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The latest Part of the Australian Law Journal contains the following articles: “Dixonian Legalism and its Adherents: Assessing the Place for Policy Choices under “Strict and Complete Legalism” in Theory and Practice” – Ned Hirst; “Discrimination Against Employees of Religious Schools in Australia, US and the EU – A Comparison in Light of Human Rights and Deliberative Democracy” – Robert Mężyk; and “Resolving Conflicts at the Interface of Public and Private Law” – Ellen Roc. This Part also includes the following sections: Current Issues; Conveyancing and Property; Environmental Law; International Focus; and Obituary: The Hon John Cain.
The latest Part of the Journal of Civil Litigation and Practice includes the following articles: “Litigation Funding of Class Actions Approved in Queensland while Maintenance and Champerty Remain the Law” – Wayne Attrill; and “Documents Within Reach: Discovery “Powers”” – Alexander Sloan. Also in this Part are the following sections: Editorial Comments on “Lawyers to Be Able to Take Percentage of Class Action Damages in Victoria but Questions Remain” – Michael Legg and “”People Who Live in Glass Houses”: Fearn v Tate Gallery Board of Trustees” – Roderick Joyce, QSO, QC; and Case Notes: “The End of the Chorley Exception in Australia: Bell Lawyers Pty Ltd v Pentelow” – Benjamin Teng and “Craig v Williams: Allegations of Apparent Bias” – Matthew Mortimer.
With millions of Australians participating in them, and with the associations themselves numbering in the hundreds of thousands, unincorporated associations truly are social entities. They variously include sports clubs, charities, cultural and arts and environmental organisations, and churches. “The vast majority of Australians participate in unincorporated associations,” says Matthew Turnour in “Should Australians Have a ...more
The latest Part of the Journal of Judicial Administration includes the following articles: “Single Joint Expert Witnesses” – Ian Freckelton QC; “Court Delay and Judicial Wellbeing: Lessons from Self-Determination Theory to Enhance Court Timeliness in Australia” – Sarah Murray, Ian Murray and Tamara Tulich; “A Tale of Two Courts” – Felicity Bell; and “Implications of the Royal Commission into Institutional Responses to Child Abuse for the Protection of Vulnerable Witnesses: Royal Commission Procedures and Introduction of Intermediaries and Ground Rules Hearings around Australia” – Anita Mackay and Jacqueline Giuffrida.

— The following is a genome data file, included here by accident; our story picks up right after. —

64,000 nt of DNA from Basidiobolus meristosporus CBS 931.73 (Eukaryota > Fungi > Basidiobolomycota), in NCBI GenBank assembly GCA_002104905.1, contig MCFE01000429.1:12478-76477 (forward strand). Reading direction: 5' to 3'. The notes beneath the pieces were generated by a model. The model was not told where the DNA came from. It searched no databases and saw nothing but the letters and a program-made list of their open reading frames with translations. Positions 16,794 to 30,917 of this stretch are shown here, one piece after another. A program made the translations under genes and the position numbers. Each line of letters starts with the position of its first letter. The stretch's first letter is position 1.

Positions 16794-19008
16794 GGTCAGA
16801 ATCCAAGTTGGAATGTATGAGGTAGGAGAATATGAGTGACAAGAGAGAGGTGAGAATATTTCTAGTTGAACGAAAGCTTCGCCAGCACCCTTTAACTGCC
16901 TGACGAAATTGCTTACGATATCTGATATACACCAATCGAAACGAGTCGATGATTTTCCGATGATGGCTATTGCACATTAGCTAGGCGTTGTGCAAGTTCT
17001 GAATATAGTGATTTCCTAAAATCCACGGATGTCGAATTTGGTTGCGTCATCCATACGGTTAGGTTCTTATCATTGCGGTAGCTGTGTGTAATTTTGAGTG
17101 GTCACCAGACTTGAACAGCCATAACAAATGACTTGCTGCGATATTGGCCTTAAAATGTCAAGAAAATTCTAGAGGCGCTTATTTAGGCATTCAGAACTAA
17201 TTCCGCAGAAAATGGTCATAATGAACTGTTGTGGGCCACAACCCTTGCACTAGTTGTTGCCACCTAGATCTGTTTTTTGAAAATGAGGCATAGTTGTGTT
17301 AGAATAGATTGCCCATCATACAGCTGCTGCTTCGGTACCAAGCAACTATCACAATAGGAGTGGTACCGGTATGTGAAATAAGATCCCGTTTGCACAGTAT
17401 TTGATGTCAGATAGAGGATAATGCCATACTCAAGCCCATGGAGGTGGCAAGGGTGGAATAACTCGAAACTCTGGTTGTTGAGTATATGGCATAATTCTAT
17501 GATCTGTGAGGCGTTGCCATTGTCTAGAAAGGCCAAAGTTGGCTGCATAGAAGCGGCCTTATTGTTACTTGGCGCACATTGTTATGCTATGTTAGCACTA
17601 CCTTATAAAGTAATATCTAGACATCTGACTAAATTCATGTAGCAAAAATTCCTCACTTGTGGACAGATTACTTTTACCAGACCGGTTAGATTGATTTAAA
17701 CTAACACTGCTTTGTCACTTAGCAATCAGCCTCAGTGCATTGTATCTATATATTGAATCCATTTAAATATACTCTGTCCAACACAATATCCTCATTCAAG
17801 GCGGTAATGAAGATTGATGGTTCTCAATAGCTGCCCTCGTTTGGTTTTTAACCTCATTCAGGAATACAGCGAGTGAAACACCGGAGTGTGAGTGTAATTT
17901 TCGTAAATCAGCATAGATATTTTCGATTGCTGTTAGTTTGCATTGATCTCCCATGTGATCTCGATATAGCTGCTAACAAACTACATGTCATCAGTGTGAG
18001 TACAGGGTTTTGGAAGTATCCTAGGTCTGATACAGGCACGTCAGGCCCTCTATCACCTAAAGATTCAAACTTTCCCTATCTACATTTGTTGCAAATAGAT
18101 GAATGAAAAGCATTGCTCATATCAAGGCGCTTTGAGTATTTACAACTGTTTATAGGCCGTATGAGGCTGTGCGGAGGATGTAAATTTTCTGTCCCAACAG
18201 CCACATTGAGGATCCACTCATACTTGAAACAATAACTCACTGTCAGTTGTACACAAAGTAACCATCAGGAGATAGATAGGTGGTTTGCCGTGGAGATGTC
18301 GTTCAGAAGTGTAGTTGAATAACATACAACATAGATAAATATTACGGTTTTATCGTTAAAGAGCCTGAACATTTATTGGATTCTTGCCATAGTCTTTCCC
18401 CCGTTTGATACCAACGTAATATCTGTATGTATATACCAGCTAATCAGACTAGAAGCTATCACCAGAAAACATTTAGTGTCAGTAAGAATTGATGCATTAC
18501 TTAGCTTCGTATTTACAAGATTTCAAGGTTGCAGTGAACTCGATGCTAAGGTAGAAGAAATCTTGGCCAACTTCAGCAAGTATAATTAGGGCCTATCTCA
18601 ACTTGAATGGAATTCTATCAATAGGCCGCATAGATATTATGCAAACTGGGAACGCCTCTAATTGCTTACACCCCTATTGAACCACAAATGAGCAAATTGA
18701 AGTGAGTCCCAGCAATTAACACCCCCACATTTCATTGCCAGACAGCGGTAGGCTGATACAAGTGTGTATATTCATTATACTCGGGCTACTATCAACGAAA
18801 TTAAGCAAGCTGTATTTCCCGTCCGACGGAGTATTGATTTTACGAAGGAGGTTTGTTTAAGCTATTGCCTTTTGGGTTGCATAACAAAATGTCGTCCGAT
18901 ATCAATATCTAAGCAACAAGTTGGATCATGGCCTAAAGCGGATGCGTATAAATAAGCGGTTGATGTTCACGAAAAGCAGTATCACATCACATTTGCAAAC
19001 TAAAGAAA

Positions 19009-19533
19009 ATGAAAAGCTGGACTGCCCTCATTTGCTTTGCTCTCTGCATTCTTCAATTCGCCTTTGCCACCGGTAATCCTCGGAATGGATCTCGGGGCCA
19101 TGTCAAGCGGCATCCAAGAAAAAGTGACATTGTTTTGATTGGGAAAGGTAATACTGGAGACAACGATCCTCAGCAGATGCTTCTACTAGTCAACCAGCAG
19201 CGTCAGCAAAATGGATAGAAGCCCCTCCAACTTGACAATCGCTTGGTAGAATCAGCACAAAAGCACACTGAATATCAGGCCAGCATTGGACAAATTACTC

The latest Part of the Criminal Law Journal includes the following articles: “The High Court on Crime in 2019: Analysis and Jurisprudence” – Stephen Odgers; “More Scope for Murder: Reckless Indifference in Queensland’s Criminal Code” – Joseph Lelliott, Andreas Schloenhardt, Lauren Causer and Madeleine Skeen; “Respects of Character” – Greg Taylor; “The Futility of a “Hug” from the Commonwealth: Property Restraining Orders and the Fight for Victim Compensation under the Commonwealth Proceeds of Crime Legislation” – Natalie Skead, Sarah Murray and Tamara Tulich; and “Sentencing Developments in the United States in 2019: Shifting from the “Tough on Crime” Mantra to (Seriously) Contemplating the Abolition of Prisons” – Mirko Bagaric, Gabrielle Wolf and Daniel McCord. Also in this Part is an Editorial: “Incarceration Trends over the Past Decade: The Need for More Effective Risk and Needs Assessments and Rehabilitative Measures”; and a Digest of Criminal Law Cases.